At the high level, this is the overview of the technology the OWG is responsible for. The standard layer is divided into million of parts, each of which is called a tile, and we serve tiles.

Flowchart of rendering

OSM updates flow into a tile server, where they go into a database. When a tile is needed, a program called renderd makes and store the tile, and something called mod_tile serves it over the web. We have multiple render servers for redundancy and capacity. We’re completely responsible for these, although some of them run on donated hardware.

In front of the tile server we have a content delivery network. This is a commercial service that caches files closer to the users, serving 90% of user requests. It is much faster and closer to the users, but knows nothing about maps. We’re only responsible for the configuration.

The difference between the tile store and tile cache is how they operate, and size. The tile store is much larger and stores more tiles.

Only the cache misses from the CDN impose a load on our servers. When looking at improving performance of the standard layer, I tend to look at cache misses and how to reduce them.


The OWG has a tile usage policy that sets out what you can and cannot do with our tile layer. We are in principle happy for our map tiles to be used by external users for creative and unexpected uses, but our priority is providing a quickly updating map to improve the editing cycle. This is a big difference between the standard layer and most other commercially available map layers, which might update weekly or monthly.

We prohibit some acitivities like bulk-downloading tiles for a large area (“scraping”) because it puts an excessive load on our servers. This is because we render tiles on-demand and someone scraping all the tiles in an area is downloading tiles they will never view.

As part of figuring out how to best process standard tile layer logs I had a chance to generate some charts for usage of the OpenStreetMap Standard tile layer on the day of 2021-03-14, UTC time. This was over a weekend, so there are probably differences on a weekday. I’m also only looking at tiles delivered and not including blocked tiles from scrapers and similar usage. All traffic is in tiles per second, averaged over the day.


I first looked at usage of the layer from users on and all users, by country.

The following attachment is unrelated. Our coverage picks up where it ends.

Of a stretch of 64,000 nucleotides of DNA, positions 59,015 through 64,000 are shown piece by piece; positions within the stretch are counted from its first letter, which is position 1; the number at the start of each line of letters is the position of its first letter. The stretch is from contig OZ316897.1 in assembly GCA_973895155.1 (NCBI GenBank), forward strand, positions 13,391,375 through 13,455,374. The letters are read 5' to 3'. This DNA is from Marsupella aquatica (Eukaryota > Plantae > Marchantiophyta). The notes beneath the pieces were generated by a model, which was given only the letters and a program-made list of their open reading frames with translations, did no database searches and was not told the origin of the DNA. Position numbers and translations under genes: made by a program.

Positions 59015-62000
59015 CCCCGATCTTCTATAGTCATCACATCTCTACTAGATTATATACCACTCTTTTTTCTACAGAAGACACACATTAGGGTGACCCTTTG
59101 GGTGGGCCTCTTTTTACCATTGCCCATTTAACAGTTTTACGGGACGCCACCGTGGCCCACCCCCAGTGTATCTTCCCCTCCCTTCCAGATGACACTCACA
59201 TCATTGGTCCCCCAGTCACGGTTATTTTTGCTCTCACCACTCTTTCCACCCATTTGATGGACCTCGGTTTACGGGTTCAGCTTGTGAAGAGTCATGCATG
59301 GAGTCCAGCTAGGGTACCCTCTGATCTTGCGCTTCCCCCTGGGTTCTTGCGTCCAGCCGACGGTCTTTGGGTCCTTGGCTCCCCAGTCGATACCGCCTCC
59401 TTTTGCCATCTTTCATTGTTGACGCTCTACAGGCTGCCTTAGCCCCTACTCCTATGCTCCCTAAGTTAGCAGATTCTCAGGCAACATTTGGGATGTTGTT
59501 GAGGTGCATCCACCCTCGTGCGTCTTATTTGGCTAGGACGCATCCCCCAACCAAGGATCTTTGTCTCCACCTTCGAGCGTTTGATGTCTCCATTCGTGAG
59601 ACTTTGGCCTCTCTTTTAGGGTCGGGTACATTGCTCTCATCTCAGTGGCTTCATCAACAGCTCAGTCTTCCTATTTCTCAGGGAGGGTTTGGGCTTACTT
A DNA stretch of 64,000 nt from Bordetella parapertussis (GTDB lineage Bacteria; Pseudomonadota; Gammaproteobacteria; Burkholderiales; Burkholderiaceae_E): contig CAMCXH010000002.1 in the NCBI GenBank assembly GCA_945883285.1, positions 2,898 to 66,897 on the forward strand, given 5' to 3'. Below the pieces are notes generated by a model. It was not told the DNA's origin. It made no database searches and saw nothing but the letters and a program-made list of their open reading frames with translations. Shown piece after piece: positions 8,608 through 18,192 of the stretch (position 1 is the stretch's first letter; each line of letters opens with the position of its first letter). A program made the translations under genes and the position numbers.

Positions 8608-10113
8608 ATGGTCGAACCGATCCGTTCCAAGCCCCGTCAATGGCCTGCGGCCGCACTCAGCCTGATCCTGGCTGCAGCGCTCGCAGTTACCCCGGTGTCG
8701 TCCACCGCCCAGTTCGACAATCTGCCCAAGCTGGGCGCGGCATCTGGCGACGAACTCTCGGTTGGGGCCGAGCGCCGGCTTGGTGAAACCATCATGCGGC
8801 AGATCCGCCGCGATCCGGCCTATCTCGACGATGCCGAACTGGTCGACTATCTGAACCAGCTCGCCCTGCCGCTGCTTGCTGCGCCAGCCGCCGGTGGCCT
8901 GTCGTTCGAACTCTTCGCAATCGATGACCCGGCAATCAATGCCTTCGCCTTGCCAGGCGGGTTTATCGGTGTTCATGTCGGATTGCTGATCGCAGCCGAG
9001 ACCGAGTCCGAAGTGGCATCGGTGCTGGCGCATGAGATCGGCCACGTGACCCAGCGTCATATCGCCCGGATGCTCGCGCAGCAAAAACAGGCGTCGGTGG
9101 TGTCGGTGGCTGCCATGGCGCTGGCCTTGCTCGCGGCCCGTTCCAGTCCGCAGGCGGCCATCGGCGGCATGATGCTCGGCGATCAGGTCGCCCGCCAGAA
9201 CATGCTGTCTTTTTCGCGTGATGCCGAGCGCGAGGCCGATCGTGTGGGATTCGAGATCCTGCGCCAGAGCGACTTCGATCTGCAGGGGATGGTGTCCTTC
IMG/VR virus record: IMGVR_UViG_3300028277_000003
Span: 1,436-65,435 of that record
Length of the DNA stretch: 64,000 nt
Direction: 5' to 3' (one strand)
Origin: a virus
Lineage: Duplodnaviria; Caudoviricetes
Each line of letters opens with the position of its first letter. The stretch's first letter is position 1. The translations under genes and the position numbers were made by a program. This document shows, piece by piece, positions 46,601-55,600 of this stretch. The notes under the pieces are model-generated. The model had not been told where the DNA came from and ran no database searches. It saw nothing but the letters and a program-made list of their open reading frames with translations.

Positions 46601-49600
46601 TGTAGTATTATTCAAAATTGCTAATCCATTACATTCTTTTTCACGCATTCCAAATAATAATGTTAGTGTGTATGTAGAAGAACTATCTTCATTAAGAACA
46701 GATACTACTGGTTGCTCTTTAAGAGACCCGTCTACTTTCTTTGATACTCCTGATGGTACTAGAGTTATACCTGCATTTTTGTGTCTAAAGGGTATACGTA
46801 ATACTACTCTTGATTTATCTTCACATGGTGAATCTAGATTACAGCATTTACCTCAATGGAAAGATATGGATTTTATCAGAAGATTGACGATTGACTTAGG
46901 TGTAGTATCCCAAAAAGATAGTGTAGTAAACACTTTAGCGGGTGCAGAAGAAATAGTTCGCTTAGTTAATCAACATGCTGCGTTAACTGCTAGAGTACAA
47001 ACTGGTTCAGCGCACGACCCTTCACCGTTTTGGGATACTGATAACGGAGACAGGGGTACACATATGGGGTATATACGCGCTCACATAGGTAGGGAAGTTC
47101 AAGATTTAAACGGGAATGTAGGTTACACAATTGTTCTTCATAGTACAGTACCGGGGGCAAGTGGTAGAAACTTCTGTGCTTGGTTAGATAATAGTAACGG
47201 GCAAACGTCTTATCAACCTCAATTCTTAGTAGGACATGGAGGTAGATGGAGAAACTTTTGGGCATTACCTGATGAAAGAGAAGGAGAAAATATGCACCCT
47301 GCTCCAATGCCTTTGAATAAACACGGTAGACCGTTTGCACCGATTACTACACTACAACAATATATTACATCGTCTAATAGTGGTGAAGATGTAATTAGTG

Country code traffic total traffic
DE 237.7 1299.54
PL 89.07 674.67
RU 69.97 949.04
US 67.64 1474.47
FR 61.75 1234.47
GB 55.75 628.81
IT 41.32 432.84
NL 40.78 428.73
AT 27.14 115.6
CH 21.84 116.57
UA 19.38 303.38
CN 17.93 330.04
BE 16.95 189.03
CA 15.97 269.16
ES 13.56 353.89
AU 11.26 145.75
JP 11.25 256.9
IN 11.04 223.02
SE 10.42 154.83
FI 10.24 118.19
KZ 9.75 55.72
AR 9.57 263.79
TR 9.46 132.14
HU 9.39 169.86
HK 9.31 130.87
CZ 8.53 158.03
BR 8.19 472.51
ID 7.93 182.18
PH 7.46 53.86
SK 6.89 63
DK 6.73 116.17
RO 5.66 312.97
IR 5.62 300.05
TW 5.37 102.62
KR 5.3 35.72
BY 5.25 68.57
IL 4.89 53.97
HR 4.82 43.07
IQ 4.76 16.92
NO 4.4 59.52
RS 4.33 42.49
NZ 4.15 38.56
CO 4.12 203.94
MX 3.6 190.62
GR 3.28 45.04
PT 3.26 56.45
IE 2.88 64.29
LT 2.81 63.05
TH 2.62 75.52
CL 2.61 55.24
MY 2.54 32.12
VN 2.51 85.74
SI 2.33 19.29
SG 2.32 33.75
EE 2.31 21.87
LU 2.29 9.61
BG 2.12 40.86
LV 2.12 44.77
EG 1.9 29.49
BA 1.7 13.31
BD 1.59 67.94
ZA 1.45 25.32
AE 1.42 19.94
DZ 1.32 18.24
PK 1.26 31.58
PE 1.26 68.36
SA 1.24 40.63
YE 1.14 1.8
MA 1.11 18.1
MD 1.02 12.5

Traffic is very much as I expected, with usage generally correlated with users.


There’s a few ways to reach the standard tile layer. The recommended one is, but there’s the legacy,, and domains, and other domains that alias to the same service. If you’re setting up something new, use only and HTTP/2 will handle multiple tile fetches in parallel.

host TPS 4251.35 3668.94 3595.94 2282.77 225.13 207.61 200.73 2.25 0 0 0 0 0

The 0 values are below 0.005 TPS. The last two domains were test domains that might still be cached in some users. There’s more traffic on than b or c because sometimes people hard-code only one domain.


QGIS is one of the major users of the standard tile layer, and we can get a breakdown of versions

version TPS
31800 7.23
31700 2.58
31604 48.73
31603 13.43
31602 3.76
31601 4.71
31600 4.52
31416 4.26
31415 17.13
31401 0.91
31400 1.99
31203 1.91
31202 4.43
31201 3.03
31200 4.63
31014 12.49
31013 1.83
31012 1.66
31011 2.04
31010 3.43
31009 1.04
31008 0.81
31007 1.89
31006 3.35
31005 2.6
31004 6.07
31003 1.88
31002 2.02

Versions before 3.10 used a different format in their user-agent, so I decided to cut the chart off there. Earlier versions contributed 38.54 TPS.